Planning vs reacting

I have a three-week, four-hours-a-day physical science course starting Monday. With the tight timeline, I’ve found myself trying to plan very carefully and much further in advance than I normally do. I’ve found the approach unsettling & this has me thinking.

Preservice programs are good at getting future teachers to plan lessons & units. We ask future teachers to create activities, scripts & alternative/differentiated activities & scripts. Yet, great teachers are able to react to students in the moment of teaching.

Planning is important, but how do we help new teachers learn to react? I’m not willing to simply say they figure it out in the first few years because many of them don’t.

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4 Responses to Planning vs reacting

  1. brian says:

    Interesting that you post this. Years ago, an administrator once asked me: what percentage of your teaching is proactive versus being reactive? This is exactly what you’re getting at and I think it’s a fascinating question. As you mention, it has big implications for preservice teachers (and teachers in general). You’re right in that teachers are always told to plan, plan, plan, and plan some more. But how do we teach to the moment and how do you train teachers to do this?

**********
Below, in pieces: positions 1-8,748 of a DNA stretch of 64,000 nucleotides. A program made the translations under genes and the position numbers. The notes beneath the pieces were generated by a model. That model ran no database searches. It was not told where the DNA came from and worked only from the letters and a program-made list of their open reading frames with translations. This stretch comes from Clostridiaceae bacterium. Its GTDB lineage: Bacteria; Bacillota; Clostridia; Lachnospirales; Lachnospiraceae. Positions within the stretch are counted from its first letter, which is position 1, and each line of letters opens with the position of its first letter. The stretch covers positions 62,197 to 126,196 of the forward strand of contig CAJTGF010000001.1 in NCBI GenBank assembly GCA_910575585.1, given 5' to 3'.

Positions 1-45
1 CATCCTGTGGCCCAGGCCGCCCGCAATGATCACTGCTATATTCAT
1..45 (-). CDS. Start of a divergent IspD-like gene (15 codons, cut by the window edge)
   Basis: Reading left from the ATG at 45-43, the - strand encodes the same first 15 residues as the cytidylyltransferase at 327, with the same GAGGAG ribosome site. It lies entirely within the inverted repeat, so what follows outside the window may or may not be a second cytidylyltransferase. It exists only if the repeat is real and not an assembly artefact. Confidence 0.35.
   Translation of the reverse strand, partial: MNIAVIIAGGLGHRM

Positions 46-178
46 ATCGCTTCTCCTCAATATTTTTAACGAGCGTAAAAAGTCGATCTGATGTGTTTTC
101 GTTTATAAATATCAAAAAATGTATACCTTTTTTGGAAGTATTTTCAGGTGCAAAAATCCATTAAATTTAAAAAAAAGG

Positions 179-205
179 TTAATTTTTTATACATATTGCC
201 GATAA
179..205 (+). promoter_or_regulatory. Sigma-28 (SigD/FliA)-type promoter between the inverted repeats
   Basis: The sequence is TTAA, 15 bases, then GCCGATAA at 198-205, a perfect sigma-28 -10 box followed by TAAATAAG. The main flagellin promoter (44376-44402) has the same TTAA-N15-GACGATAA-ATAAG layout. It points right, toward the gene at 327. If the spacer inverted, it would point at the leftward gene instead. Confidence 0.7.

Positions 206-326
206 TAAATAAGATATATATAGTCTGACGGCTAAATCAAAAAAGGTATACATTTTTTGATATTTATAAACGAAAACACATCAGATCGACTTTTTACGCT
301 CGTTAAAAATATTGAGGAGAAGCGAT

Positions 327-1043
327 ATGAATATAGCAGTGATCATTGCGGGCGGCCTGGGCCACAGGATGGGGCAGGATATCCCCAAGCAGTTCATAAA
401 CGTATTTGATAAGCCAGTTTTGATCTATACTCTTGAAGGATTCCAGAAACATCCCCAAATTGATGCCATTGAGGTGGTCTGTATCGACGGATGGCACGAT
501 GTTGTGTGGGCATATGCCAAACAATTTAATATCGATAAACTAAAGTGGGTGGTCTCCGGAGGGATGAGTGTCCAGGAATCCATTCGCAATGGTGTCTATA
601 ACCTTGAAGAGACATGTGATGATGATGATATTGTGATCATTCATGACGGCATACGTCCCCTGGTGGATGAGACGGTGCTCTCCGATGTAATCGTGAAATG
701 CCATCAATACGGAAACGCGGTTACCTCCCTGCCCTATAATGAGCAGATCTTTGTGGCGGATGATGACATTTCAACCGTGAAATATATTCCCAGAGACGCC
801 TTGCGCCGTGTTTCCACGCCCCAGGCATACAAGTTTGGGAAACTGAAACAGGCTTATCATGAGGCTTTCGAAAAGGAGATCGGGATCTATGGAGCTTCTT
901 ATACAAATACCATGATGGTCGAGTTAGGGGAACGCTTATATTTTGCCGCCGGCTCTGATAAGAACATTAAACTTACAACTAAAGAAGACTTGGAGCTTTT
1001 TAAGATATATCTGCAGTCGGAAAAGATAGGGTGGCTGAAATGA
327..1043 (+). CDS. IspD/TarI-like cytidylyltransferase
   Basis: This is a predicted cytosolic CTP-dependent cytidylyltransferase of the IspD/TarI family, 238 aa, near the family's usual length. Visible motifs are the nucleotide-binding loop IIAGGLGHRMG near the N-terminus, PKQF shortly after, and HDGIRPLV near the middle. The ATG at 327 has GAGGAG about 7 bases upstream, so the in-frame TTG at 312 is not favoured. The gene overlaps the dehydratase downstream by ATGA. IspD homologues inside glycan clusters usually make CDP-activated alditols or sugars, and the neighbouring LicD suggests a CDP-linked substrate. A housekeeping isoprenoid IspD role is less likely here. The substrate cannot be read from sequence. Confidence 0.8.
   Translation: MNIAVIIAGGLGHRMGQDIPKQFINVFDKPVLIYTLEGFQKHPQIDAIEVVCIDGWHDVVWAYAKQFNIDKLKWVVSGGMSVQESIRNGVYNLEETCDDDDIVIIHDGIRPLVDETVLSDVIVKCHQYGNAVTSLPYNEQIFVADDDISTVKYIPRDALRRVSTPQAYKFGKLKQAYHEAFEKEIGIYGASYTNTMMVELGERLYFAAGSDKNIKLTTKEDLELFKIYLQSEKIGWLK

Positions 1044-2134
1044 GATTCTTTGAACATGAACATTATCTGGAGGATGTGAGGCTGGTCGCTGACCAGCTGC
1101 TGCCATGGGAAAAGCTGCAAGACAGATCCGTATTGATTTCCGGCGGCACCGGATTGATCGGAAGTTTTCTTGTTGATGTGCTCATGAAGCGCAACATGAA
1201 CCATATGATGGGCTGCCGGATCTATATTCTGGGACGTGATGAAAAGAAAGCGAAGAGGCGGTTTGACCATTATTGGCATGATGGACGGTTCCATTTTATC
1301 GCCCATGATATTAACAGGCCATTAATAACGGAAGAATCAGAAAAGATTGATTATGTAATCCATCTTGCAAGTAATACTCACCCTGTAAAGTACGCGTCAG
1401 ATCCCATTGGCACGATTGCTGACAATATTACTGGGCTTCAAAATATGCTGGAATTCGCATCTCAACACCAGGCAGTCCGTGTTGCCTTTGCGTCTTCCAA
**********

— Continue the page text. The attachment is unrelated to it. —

2. Dear Dr. Kruse,
    As someone who is planning on becoming an educator, I am very interested in ways to make the time in class run smoothly. I know I always assumed that you had to carefully plan each class. However, there is no way to predict how quickly the students will pick up the material. Each day is a new day with new problems. So what is the best way to teach future educators to react rather than focus all of their time on planning?
    Rebekah Linton


  3. 4blogssake says:

    train them in improvisation.


  4. Candace King says:

    This is a very interesting post. There is no way to plan on how fast the students will pick up the material so that makes it hard to plan. Planning is a very important part of teaching but sometimes can be made very difficult.


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